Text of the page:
J. Brent Parham

This is a photo of Brent Parham givign a talk on space weather at a Science on Saturday virtual event.
The flexibility at the Lab to work on diverse problems is a wonderful thing. You can work in a variety of technical fields. All you have to do is meet the right people down the hall and ask if they need help.

What are you currently working on at the Laboratory?
I focus on space environment effects on satellites and infrastructure. This work can range from research in radiation effects causing issues with electronics on spacecraft to atmospheric drag effects on de-orbiting debris. All these effects are triggered by solar storms caused by plasma dynamics on the surface of the sun and the effects of those storms hitting Earth and raining down particles into the upper atmosphere.

How has your career evolved at the Laboratory?
I began as an undergraduate intern hired to investigate satellite drag and our ability to track debris. Originally, I hadn’t really thought much about how space wasn’t really empty, but over time I have learned how it is filled with plasma and how plasma creates many effects on our infrastructure. My interest in those effects led me to get graduate degrees to learn more. Through the Lincoln Scholars program, I was able pursue a PhD at the Boston University Center for Space Physics, launching my own CubeSat to study the Northern Lights. Since returning to the Lab full time with my doctorate, I have been able to contribute to projects such as the GOES weather satellite program, and I am helping with many new efforts to study the effects of cosmic rays on new electronics being developed by Lincoln Laboratory.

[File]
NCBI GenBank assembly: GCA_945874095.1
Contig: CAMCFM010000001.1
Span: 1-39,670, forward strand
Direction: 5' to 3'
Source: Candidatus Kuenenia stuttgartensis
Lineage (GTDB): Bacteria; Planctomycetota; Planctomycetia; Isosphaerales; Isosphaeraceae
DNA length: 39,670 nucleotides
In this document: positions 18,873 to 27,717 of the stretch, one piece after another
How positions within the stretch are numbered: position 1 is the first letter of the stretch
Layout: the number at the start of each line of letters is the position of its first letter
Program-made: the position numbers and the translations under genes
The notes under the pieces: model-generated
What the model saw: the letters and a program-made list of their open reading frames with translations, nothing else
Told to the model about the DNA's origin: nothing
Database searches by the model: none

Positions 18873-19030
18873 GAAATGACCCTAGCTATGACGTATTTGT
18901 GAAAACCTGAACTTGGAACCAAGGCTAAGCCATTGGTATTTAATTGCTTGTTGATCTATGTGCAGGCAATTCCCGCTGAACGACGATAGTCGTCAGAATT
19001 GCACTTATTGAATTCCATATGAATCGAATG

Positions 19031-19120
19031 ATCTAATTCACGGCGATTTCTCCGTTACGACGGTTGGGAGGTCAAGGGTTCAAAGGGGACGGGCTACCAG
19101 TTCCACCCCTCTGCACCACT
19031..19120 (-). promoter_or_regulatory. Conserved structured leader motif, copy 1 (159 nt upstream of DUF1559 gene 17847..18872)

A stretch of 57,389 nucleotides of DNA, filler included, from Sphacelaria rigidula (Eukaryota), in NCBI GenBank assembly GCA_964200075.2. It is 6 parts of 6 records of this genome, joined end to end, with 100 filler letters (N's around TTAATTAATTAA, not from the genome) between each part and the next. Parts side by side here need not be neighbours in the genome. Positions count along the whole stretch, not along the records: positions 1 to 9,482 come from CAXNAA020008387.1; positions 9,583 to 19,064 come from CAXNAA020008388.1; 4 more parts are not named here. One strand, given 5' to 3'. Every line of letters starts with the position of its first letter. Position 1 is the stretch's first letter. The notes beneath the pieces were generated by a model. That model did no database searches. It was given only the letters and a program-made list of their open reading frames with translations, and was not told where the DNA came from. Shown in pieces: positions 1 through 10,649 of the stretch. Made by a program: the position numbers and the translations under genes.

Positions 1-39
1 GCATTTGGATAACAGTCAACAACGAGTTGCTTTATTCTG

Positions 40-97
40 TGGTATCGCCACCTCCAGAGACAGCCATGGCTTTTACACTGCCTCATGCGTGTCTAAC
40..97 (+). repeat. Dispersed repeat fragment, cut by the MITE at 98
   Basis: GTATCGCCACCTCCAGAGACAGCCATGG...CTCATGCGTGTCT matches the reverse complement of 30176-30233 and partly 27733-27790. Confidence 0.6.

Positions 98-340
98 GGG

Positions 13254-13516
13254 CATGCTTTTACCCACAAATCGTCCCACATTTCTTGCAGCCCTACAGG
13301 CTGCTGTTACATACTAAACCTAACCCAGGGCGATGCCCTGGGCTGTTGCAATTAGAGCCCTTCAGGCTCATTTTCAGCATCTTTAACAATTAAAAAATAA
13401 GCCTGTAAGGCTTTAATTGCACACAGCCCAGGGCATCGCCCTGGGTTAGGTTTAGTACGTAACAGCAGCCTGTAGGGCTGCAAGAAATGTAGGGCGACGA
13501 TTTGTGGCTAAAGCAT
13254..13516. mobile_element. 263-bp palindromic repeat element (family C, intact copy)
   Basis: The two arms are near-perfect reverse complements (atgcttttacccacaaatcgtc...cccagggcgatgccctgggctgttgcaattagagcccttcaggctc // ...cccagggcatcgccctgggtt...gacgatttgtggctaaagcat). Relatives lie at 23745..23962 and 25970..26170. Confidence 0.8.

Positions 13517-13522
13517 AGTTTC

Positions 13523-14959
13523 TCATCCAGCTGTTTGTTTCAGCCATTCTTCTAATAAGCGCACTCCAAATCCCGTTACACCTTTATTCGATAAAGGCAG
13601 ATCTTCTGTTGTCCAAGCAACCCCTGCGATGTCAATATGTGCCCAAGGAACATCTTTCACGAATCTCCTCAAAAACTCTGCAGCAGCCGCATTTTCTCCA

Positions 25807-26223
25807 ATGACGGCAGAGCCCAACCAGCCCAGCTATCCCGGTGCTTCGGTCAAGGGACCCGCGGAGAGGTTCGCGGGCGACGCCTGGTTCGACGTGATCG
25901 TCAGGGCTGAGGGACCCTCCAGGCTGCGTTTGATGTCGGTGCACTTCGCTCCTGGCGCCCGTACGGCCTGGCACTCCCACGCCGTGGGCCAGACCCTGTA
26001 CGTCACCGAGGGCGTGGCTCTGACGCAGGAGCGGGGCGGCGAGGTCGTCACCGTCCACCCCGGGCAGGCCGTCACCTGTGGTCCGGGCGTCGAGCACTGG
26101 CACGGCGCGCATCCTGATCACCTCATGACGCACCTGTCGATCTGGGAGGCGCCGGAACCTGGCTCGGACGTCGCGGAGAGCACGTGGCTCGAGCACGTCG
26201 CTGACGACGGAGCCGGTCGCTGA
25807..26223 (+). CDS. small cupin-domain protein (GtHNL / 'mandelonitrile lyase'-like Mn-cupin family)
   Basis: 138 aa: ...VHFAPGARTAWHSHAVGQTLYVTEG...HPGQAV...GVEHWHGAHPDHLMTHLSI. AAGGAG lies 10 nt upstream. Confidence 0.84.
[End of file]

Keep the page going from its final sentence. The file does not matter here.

What are some of your future goals?
I’d like to work on more satellites that make it to space! It’s an exciting time to work in space technologies, and I’ve had a great time seeing the small satellite community blossom over my career. I think it’s really important to get more measurements of the space environment so that we are prepared for whatever the sun throws at us. It really gives you perspective when you realize how much Earth is affected by the gigantic nuclear furnace in our interplanetary back yard.

Are you involved in any of the Lab’s outreach programs?  What has been your experience with those activities?
Over the years, I have helped with Lincoln Laboratory’s outreach programs and the scouting community (I am an Eagle Scout). I delivered a Science on Saturday demonstration on space weather and helped with the Build a CubeSat course at the Beaver Works Summer Institute. I really enjoy talking about the cool physics that you can see in our solar system and helping inspire people to engage with STEM topics. Those programs are often highlights of my year.